Software giant Microsoft has joined Apple in publicly backing same-sex marriage by voicing its support for two bills currently being considered in Washington state.
The Redmond company issued a statement Thursday on its Official Microsoft Blog in support of two bills in the Washington state legislatures, Senate Bill 6239 and House Bill 2516. The move has Microsoft joining five other major corporations who have also publicly pledged support for the legislation: Vulcan, Nike, RealNetworks, Group Health Cooperative, and Concur.
Wedding rings image via Shutterstock.
Brad Smith, Microsoft General Counsel and Executive Vice President, authored the blog post. In it he argued that Microsoft’s support of same-sex marriage was necessary because the company needs a “workforce that is as diverse as [its] customers.”
“Every day, the national and global economies are becoming more diverse. The lifeblood of a business is its ability to understand and connect with its customers. We’re no exception. Now more than ever, the most effective workforce is a diverse workforce,” Mr. Smith added.
The executive also pointed out that this is not the first time that Microsoft has taken a stance in support of same-sex marriage. In 1993, Microsoft became the first Fortune 500 company to provide benefits to sam-sex couples.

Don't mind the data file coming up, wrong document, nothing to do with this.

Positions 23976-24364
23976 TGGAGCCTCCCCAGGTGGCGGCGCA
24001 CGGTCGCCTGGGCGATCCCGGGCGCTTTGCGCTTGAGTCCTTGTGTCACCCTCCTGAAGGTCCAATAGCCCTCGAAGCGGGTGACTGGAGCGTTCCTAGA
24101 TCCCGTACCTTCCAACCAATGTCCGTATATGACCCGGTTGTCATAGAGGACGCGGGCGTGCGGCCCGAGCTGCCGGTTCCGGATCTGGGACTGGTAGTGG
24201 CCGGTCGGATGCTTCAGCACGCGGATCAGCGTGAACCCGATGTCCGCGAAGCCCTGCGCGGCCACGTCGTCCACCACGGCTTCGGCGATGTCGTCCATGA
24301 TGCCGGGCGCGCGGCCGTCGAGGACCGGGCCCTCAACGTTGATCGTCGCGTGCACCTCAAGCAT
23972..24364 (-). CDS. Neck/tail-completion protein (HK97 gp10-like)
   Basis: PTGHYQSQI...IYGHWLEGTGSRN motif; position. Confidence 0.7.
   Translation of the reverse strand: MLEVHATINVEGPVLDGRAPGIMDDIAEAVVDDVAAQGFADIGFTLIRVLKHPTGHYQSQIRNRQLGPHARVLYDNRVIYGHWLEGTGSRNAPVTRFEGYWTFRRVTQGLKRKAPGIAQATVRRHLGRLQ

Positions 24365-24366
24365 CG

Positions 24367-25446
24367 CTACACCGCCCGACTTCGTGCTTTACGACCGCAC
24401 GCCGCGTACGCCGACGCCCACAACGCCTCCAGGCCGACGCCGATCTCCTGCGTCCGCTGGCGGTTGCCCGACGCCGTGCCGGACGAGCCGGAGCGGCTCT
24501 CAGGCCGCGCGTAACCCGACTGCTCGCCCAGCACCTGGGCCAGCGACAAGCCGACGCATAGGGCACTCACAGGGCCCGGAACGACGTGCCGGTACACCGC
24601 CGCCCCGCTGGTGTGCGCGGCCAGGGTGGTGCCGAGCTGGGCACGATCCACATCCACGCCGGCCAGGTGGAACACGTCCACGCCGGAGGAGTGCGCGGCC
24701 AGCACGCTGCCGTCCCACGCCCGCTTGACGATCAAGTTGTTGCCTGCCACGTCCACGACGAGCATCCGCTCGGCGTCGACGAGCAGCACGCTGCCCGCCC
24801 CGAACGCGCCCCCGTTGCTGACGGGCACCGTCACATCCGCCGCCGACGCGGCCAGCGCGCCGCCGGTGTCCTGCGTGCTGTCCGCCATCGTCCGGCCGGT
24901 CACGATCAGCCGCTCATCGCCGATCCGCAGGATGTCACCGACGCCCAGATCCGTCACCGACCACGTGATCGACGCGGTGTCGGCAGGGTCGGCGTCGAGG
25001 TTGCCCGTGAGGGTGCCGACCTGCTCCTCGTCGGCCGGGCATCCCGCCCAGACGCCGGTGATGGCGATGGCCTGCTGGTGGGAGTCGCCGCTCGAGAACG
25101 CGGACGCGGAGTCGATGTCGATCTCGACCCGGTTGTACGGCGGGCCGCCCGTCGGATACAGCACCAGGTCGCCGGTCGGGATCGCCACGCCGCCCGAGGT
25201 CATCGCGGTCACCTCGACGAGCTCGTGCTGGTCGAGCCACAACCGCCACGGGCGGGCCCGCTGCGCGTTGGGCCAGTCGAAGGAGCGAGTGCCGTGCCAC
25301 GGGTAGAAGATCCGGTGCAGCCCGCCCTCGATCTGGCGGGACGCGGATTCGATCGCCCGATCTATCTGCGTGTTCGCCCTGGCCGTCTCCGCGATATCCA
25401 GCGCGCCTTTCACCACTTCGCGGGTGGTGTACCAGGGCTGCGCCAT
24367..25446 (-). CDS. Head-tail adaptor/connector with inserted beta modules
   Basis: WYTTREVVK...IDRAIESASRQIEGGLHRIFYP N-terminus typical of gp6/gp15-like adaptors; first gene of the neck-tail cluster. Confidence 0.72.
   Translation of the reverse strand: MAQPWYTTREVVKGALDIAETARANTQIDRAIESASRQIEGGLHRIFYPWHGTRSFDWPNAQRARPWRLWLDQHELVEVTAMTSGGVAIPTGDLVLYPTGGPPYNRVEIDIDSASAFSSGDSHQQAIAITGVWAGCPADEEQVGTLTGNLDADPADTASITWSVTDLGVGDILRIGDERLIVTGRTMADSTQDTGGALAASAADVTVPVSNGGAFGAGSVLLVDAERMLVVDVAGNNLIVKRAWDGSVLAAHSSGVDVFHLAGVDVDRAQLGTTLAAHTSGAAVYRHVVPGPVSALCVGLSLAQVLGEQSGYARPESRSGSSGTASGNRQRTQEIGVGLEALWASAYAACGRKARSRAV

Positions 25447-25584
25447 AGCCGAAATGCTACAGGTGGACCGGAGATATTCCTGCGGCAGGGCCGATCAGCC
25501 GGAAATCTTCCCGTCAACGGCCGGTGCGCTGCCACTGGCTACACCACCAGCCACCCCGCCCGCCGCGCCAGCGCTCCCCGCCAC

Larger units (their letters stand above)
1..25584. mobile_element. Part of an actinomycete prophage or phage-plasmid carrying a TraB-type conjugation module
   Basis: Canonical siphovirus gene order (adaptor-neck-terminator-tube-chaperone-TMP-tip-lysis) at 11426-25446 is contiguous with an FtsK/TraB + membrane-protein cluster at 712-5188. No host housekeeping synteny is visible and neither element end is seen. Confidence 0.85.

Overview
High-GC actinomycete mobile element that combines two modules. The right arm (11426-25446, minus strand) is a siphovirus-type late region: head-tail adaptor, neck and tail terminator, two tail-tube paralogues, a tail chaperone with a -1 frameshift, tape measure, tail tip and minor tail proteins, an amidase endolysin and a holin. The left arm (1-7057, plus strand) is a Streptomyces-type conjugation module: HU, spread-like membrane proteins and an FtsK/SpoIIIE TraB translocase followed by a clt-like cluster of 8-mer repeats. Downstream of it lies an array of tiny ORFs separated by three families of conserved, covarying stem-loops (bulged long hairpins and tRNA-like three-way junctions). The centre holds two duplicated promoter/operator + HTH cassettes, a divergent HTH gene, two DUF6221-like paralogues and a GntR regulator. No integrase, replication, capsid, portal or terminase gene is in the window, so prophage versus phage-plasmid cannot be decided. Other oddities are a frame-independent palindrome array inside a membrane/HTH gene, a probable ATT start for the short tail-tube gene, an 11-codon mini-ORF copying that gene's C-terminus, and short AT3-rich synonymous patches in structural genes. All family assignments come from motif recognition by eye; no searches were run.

Microsoft’s latest support for same-sex marriage joins Apple’s recent efforts on the subject. The Cupertino company publicly opposed California’s Proposition 8 ballot initiative in 2008, going so far as to donate $100,000 to the opposition campaign. While Proposition 8 initially passed, it has since been overturned, with that ruling affirmed by the Ninth Circuit in 2010.
Further, both companies participated in the “It Gets Better” campaign in 2011, which provided support to young people bullied for their sexual and gender orientation.
The Atlantic, in discussing Microsoft’s Thursday statement, provides a pertinent summation: “Discrimination is bad for tech businesses. This is true regardless which group of people discrimination targets. Companies can’t hire the best people, and the best people can’t do their best work. And in the end, everybody loses.”